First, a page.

In a futuristic United States, books themselves have been banned, and firemen are tasked with burning down the houses which are found to contain them. People are entertained through television, radio shows,  and short sound bites of news. A seventeen year old girl, Clarisse, questions the world around her, which then challenges fireman Guy Montag’s ideas of the world in which he lives. The novel was originally written as a critique on a culture that thrives on quick access to partial knowledge as opposed to one that rewards those who dig for deeper meanings.

Across The Universe:

When seventeen-year-old Amy agreed to join her parents on a mission to colonize a new planet, she expected to be woken from a cryogenically frozen state planetside, ready to start building a new society. She didn’t expect to be woken early by a boy named Elder, the future leader of the spaceship Godspeed, and be left with the reality that she will never see her family again. This book has had so many reviews recently I can’t wait to start it!

Brave New World:

If I’m not mistaken, published in 1931, this is one of the oldest dystopian novels (a reason why it drew me in).  Brave New World takes place in a highly capitalistic future World State, where known religions have been replaced. People are born from test tubes: genetically designed for their roles in life and conditioned from the minute they’re born. But not even that can make people perfect cogs in the machine. Brave New World is as relevant today as it was on the day it was published, and remains one of the most challenged books in American libraries and schools. I have heard that even if you’ve read this before, its depth and detail deserve a second (or further) read.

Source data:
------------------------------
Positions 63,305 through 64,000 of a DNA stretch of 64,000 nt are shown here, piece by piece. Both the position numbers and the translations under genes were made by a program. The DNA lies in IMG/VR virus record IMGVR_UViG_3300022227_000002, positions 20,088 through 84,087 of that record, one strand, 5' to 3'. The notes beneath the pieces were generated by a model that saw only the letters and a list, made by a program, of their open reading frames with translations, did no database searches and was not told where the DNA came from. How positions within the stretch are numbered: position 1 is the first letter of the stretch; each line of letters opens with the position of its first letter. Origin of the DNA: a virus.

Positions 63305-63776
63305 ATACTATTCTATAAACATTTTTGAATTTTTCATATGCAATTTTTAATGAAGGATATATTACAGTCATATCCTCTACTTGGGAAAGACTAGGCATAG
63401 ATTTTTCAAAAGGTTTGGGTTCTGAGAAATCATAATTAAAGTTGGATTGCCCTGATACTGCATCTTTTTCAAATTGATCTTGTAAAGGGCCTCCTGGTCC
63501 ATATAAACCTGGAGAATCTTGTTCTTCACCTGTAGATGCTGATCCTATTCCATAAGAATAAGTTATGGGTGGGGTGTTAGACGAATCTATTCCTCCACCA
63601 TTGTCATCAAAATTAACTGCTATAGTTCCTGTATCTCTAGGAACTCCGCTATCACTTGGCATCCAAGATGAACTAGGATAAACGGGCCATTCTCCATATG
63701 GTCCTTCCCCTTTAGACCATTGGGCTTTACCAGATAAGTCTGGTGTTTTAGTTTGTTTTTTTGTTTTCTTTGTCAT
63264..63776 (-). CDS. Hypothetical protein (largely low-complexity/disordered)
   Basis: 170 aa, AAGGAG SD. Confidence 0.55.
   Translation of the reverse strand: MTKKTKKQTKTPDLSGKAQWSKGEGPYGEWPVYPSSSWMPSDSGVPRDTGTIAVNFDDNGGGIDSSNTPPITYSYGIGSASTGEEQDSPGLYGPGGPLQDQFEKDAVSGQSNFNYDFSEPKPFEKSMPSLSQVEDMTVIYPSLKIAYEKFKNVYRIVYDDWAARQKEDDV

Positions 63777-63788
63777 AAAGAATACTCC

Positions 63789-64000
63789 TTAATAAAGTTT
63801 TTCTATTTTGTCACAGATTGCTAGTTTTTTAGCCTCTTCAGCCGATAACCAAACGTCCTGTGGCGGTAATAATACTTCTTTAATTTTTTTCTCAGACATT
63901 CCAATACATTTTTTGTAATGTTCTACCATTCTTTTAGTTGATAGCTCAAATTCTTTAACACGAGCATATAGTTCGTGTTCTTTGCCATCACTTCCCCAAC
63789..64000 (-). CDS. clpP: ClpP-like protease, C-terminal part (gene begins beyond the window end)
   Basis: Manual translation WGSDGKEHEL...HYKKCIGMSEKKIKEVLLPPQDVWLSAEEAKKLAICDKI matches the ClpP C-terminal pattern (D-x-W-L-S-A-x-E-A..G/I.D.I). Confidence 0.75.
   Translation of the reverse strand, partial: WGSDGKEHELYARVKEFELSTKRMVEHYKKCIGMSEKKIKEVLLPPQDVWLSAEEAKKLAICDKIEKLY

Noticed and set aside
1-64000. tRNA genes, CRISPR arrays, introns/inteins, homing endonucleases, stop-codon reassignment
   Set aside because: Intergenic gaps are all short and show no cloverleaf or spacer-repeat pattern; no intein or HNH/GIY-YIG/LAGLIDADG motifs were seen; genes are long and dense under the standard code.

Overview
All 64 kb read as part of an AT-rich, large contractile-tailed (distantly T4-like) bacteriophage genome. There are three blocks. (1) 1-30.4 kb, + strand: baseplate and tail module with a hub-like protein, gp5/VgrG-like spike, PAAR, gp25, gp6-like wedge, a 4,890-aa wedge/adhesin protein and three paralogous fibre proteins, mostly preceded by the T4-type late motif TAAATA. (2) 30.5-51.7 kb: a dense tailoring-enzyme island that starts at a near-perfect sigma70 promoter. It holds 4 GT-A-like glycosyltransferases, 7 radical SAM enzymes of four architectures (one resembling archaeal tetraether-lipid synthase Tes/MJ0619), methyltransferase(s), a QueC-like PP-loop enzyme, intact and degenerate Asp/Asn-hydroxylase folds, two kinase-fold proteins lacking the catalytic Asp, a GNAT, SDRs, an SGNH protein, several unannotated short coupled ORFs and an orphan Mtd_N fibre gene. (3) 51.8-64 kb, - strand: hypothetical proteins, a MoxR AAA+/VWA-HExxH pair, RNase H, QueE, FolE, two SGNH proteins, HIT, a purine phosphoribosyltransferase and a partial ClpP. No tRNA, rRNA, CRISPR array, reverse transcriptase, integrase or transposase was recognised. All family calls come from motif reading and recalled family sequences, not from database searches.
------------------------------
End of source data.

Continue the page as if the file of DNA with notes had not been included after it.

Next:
The Maze Runner:

“If you ain’t scared, you ain’t human.”

Thomas wakes up in the lift, the only thing he can remember is his name. He’s surrounded by strangers–boys whose memories are also gone. Outside the towering stone walls that surround the Glade is a limitless, ever-changing maze. It’s the only way out–and no one’s ever made it through alive. Then a girl arrives. The first girl ever. And the message she delivers is terrifying.” This is a review I saw on good reads and it has made me want to pick this book up straight away and read it cover to cover!

Well now you have seen some of the dystopian novels I want to read/have read. What do you think about the dystopian genre and the books within it?

Jess xx


2 thoughts on “Dystopian Reads

  1. I have enjoyed reading dystopia-themed novels because most of them are thought-provoking and about survival in the worst situations. I’ve read ‘The Hunger Games’ trilogy & loved it for the complex plot which touches on psychological themes: power, leadership, intergroup dynamics, conformity (I’m an aspiring social psychologist).

    I like your list of dystopian novels so I’ll check them out later. ‘Lord of the Flies’, ‘1984’ and ‘A Handmaid’s Tale’ are other examples of dystopian novels, which you could perhaps add to your list.


    1. I get what you mean, do check the others out! I would recommend a lot of them! I’ve ready Lord of the Flies, completely forgot that was dystopian, and I loved it. 1984 is on my to-read list but I’ll check out A Handmaid’s Tale